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Nigel's Secrets

Nigel's Seven Secrets - The Triangle


  • If you suspend your triangle from a clip or stand be sure to adjust the cord length so that the triangle doesn’t swing or turn when it is struck.
  • If you own a set of graduated triangle beaters you can extend the possibilities by obtaining knitting and crochet needles in order to obtain other musical effects.
  • When playing the triangle either hold it or mount it on a stand, as high as is practical. This will help the sound to travel and will enable you to see the written part, the instrument and the conductor.
  • As the triangle is a resonating instrument it is wise to pay as much attention as possible to damping and observing rests as to actually playing the notes.
  • Never be afraid to experiment with the instrument and try to find new techniques and sounds.
  • If using a triangle stand be sure that the stand is sturdy and doesn’t wobble.  This will enable your playing to achieve consistency and evenness.
  • For very soft effects, experiment with a triangle beater wrapped in gaffer tape


Nigel's Seven Secrets Series - The Tambourine

Nigel's Seven Secrets on The Tambourine

  1. When buying tambourines remember that quality costs money though all tambourines are useable to some extent.
  2. When tambourines are new, the heads will be at their tightest. A thin coat of polyurethane varnish applied on a warm dry day will help to preserve this.
  3. Keep your tambourines in a cloth bag and keep their heads free from dirt and grease.
  4. An application of beeswax or powdered rosin (lightly applied) around the rim, or a 1” wide strip of flour grade wet and dry paper glued on will guarantee thumb rolls.
  5. If your tambourine head sags on a wet or humid day, use a solid fuel handwarmer place inside it on the trap tray to dry it out.
  6. If you need to replace a tambourine, head use smooth goatskin as it is more pliable when wet than calf. Use quick drying epoxy on the rim of the tambourine and get a wooden embroidery hoop of the right size to hold it whilst setting.
  7. Be careful to protect tambourine jingles and their mounting pins from damage. The are very easily damaged.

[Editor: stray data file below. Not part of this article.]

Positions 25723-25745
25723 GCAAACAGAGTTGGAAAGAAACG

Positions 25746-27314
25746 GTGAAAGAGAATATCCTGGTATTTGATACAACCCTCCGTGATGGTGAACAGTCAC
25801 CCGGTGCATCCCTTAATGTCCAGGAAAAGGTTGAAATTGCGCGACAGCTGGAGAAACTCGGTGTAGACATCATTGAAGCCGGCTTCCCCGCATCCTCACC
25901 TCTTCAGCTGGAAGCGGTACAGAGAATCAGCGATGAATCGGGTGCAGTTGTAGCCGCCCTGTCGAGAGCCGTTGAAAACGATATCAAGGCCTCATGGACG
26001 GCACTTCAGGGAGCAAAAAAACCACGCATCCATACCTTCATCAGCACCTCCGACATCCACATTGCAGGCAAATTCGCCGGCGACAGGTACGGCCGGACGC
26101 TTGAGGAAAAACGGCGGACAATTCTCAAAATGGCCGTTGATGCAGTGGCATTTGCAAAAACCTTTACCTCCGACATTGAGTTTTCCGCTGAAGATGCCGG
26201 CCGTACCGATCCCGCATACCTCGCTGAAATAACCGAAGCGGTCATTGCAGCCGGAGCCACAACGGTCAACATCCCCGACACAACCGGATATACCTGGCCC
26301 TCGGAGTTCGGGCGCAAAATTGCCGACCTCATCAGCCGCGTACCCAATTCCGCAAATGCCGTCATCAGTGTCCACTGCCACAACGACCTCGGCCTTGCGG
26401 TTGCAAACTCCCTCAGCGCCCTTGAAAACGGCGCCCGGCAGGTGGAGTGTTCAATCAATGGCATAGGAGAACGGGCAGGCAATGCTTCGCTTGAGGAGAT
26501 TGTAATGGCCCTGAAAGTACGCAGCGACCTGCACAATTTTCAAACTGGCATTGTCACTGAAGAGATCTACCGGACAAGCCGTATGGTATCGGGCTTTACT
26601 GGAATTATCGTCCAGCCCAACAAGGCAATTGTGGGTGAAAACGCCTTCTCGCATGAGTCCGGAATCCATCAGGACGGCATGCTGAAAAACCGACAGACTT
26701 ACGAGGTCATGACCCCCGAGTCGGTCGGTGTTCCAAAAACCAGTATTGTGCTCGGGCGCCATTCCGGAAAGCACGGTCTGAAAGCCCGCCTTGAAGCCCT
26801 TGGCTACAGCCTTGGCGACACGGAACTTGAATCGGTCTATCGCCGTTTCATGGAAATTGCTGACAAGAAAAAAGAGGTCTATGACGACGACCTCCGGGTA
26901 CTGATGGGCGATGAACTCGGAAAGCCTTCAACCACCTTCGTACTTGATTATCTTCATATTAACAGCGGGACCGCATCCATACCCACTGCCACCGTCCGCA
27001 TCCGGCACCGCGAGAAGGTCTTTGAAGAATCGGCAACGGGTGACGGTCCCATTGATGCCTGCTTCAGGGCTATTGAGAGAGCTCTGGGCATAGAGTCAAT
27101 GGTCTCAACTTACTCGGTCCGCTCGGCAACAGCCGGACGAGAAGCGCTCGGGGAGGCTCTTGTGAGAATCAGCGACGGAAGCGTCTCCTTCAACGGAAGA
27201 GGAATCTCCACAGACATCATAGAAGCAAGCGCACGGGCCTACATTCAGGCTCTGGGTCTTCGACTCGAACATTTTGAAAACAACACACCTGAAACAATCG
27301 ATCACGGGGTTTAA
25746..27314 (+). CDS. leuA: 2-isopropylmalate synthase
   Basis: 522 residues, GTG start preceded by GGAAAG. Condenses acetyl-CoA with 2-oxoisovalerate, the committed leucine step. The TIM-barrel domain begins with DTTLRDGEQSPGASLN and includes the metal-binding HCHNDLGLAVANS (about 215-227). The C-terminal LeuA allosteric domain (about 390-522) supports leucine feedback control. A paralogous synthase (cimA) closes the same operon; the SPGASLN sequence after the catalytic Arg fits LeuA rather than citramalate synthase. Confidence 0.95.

Playing for Shows

Nigel's Seven Secrets on Playing for Shows

  1. Congratulations, you’ve got your first show! Now make sure that you avoid using the word ‘no’ with producers, directors, musical supervisors, conductors, artists, choreographers, etc. It’s very easy to alienate people so try to be accommodating where you can.
  2. When playing both drums and percussion in shows a high degree of independence is required so that for instance you may need to be both playing time and adding spot effects out of tempo on cue, or you may need to play two different rhythmic feels between hands or hands and feet. You can’t guess ahead of time but prepare as best you can.
  3. It is often a good idea to find ways of mounting instruments so that they don’t need to be picked up and held. This can make multi percussion writing much more slick.
  4. When working in orchestra pits do all that you can to ensure that you can hear your colleagues clearly. It will enable you to play more precisely and confidently.
  5. Never be blasé about the music you play especially if you are being paid for it. Always open the part and read it, even if you think you know it from memory. Playing from memory really ruins your ability to sight read.
  6. If you need a special widget or a pair of weird mallets made don’t be afraid to get it done. It will keep your attitude positive if you can always give of your best.
  7. Long runs in theatres can be a blessing or a curse – it’s up to you! Where possible keep your attitude up and positive. Bring as much professionalism to your work as you can.

Seven Secrets on the Snare Drum

Nigel's Seven Secrets on the Snare Drum

  1. If your snare cord should break, a shoelace could provide a temporary replacement.

  2. To keep your playing, especially of rolls, even, ensure that your drum stand doesn’t wobble.

  3. If playing wire brushes, don’t handle the wires as this may cause the wires to rust, due to the salt in perspiration.

  4. In order to guarantee even-ness ensure that the stick point of grip is the same distance from the butt of the stick (irrespective of grip).

  5. When tuning drums for concert use, the snare head should be tighter than the batter head.

  6. When setting up your drum always tune the batter head for maximum rebound.

  7. What you consider is a good snare drum sound may be subjective but can be helped by listening to recordings of reputable players

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